The Roaring Twenties

An aerial view of Fifth Avenue, ca. 1924. From p. 98 of Fifth Avenue Old and New via the State Library of Ohio Rare Books Collection on Ohio Memory.

Today’s blog post features a book from the State Library of Ohio’s collection that just entered the public domain: Fifth Avenue Old and New 1824-1924 by Henry Collins Brown. Published by the Fifth Avenue Association in 1924, it celebrates the history of one of New York City’s most famous streets and captures images of life in the city during the Roaring Twenties.

A view of Fifth Avenue, including Central Park and “Millionaires’ Row,” ca. 1924. From p. 119 of Fifth Avenue Old and New.

The decade between the end of World War I and the beginning of the Great Depression was characterized by a strong economy and major cultural shifts. The nation’s wealth more than doubled between 1920 and 1929, and many Americans moved from rural areas to cities in search of new social, cultural, and employment opportunities.

The 18th Amendment to the U.S. Constitution took effect in January 1920, prohibiting the “manufacture, sale, or transportation of intoxicating liquors for beverage purposes.” Although the Temperance movement sought to ban liquor as a way to promote morality, Prohibition had unintended consequences. Organized crime flourished in New York City and throughout the nation as petty gangsters formed large crime syndicates to fill the demand for illegal alcohol.

This 1924 Bonwit Teller ad from p.130 features a flapper-style gown.

Women won the constitutional right to vote with the ratification of the 19th Amendment in August 1920, giving them a voice in local and national politics and policy. This empowerment was reflected in women’s fashion, which shifted from the longer dresses of the early 1900s to the less restrictive shorter hair and shorter skirts of the flapper style.

Jazz and blues flourished in Harlem, ushering in the Jazz Age and introducing the world to greats like Duke Ellington, Louis Armstrong, and Bessie Smith. This trend, too, spread across the country via a relatively new invention: radio.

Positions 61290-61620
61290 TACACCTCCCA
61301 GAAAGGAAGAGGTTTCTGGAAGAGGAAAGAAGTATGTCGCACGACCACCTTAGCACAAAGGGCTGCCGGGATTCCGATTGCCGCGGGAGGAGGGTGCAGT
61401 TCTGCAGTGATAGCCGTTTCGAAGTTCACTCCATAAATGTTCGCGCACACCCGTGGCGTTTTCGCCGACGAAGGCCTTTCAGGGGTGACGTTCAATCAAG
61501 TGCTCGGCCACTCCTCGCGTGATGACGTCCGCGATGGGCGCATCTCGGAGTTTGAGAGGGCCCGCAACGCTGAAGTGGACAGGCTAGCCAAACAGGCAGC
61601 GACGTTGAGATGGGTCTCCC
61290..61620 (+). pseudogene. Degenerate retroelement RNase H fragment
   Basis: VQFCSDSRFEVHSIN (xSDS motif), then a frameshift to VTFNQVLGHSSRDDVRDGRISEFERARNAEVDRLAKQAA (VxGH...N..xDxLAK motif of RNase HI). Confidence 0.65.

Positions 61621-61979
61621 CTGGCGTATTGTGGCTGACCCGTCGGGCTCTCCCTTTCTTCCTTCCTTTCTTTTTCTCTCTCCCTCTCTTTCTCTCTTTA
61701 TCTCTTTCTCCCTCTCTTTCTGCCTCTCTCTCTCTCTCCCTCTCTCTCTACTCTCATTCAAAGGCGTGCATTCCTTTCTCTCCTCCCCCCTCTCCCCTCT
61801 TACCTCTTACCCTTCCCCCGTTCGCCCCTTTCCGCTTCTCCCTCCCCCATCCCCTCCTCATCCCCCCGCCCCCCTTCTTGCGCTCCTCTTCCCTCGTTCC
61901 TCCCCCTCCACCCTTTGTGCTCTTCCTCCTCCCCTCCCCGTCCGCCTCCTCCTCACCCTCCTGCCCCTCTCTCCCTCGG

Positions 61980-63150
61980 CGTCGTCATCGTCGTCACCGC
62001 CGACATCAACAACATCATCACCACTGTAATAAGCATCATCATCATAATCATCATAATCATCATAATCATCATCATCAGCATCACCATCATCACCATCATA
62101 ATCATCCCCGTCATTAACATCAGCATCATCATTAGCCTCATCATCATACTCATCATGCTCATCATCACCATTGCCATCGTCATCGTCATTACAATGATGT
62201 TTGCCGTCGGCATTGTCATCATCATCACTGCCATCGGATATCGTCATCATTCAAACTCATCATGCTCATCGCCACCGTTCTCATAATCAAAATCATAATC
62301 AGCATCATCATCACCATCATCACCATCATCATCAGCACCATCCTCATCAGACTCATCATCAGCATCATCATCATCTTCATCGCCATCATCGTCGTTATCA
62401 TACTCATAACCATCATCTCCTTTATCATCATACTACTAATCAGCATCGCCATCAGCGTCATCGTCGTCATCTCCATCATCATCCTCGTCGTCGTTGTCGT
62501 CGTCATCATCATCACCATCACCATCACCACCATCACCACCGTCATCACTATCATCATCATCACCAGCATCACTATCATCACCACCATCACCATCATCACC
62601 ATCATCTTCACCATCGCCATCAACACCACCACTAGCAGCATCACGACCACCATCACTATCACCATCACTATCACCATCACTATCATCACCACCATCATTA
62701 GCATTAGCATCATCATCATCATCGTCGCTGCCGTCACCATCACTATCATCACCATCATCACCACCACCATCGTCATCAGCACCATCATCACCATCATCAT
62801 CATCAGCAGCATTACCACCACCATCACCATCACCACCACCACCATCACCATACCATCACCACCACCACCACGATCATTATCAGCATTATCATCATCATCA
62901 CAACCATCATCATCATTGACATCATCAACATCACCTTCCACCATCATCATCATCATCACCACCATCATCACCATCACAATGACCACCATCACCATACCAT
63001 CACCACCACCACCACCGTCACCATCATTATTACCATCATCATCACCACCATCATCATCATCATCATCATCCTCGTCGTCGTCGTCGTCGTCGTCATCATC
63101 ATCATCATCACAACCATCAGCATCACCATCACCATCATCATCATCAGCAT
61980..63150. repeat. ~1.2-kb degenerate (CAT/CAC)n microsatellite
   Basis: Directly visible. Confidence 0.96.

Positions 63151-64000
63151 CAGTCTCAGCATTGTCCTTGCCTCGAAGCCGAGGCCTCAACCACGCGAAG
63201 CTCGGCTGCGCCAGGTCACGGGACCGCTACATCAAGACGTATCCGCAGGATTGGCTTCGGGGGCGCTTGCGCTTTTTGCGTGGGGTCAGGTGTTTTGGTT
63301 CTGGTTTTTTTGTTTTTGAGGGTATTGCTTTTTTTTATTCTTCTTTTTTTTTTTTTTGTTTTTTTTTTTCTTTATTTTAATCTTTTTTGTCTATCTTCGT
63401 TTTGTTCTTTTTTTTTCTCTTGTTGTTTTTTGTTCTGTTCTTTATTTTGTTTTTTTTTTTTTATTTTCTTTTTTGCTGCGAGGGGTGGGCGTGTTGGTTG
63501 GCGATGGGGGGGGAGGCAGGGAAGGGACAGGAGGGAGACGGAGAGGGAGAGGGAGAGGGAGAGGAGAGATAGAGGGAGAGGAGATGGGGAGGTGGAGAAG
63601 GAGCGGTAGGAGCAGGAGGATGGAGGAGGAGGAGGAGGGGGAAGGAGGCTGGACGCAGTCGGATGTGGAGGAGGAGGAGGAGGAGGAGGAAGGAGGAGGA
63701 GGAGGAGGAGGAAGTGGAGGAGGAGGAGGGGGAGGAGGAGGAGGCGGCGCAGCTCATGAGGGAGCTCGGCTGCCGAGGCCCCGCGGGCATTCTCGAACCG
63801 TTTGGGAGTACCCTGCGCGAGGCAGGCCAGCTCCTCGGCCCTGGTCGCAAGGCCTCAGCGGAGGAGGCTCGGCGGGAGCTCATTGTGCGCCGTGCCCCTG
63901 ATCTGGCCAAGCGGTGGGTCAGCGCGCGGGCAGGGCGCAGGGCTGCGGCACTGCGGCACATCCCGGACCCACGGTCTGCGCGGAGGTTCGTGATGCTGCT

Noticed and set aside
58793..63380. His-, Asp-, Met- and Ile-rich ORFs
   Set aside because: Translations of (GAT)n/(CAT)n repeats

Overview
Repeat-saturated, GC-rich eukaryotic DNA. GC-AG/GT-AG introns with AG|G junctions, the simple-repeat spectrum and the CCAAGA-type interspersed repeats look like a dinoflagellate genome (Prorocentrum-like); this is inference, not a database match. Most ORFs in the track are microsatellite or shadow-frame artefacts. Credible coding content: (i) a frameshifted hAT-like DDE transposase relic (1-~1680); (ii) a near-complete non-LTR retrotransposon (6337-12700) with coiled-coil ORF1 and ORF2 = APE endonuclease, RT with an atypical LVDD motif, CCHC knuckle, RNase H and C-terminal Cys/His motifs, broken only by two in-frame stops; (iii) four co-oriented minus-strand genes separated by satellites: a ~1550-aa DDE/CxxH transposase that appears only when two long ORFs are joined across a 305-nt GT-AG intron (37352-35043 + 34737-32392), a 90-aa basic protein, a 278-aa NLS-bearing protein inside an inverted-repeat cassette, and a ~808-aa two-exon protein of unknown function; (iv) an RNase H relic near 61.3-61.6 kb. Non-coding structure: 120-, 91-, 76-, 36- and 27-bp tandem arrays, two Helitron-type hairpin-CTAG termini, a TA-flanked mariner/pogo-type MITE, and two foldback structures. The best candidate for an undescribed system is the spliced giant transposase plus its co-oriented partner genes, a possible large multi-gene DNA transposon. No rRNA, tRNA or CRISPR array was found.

The first commercial radio station in the U.S. started broadcasting in 1920. One of the pioneers in this new industry was Cincinnati inventor and entrepreneur Powel Crosley Jr. When his son asked for a radio in 1921, Crosley was surprised to find that toy radios cost more than $100. He hired two University of Cincinnati students to design a low-cost version, and later that year introduced the “Harko” at a sales price of $7.00. By 1925, the Crosley Radio Corporation was the largest radio manufacturer in the world, and by the end of the decade, more than 12 million homes had radios. No other invention at the time did more to spread music, sports, advertising, and ideas throughout the country.

The New York Public Library stands at the corner of Fifth Avenue and 42nd Street, from p. 109 of Fifth Avenue Old and New.

Like Fifth Avenue Old and New, works published in the United States in 1924 entered the public domain on January 1, 2020, under U.S. law, and are now free to use, perform, and adapt. Other works new to the public domain this month include The Gift of Black Folk by former Ohio resident W. E. B. Du Bois, a sociologist, activist, and one of the founding members of the NAACP; Beggars of Life by Hollywood writer and Ohio native Jim Tully; and The Green Bay Tree, the first novel by Ohioan Louis Bromfield, who would go on to win a Pulitzer Prize in 1927 and host the 1945 wedding of Humphrey Bogart and Lauren Bacall at his Richland County home, Malabar Farm.

As Ohio Memory celebrates its 20th anniversary, we wish you a happy Public Domain Day and a happy and prosperous 2020!


Thank you to Stephanie Michaels, Research and Catalog Services Librarian at the State Library of Ohio, for this week’s post!

Ohio Memory is celebrating 20 years! Visit our blog all year long to learn more about our program, partners and collections.

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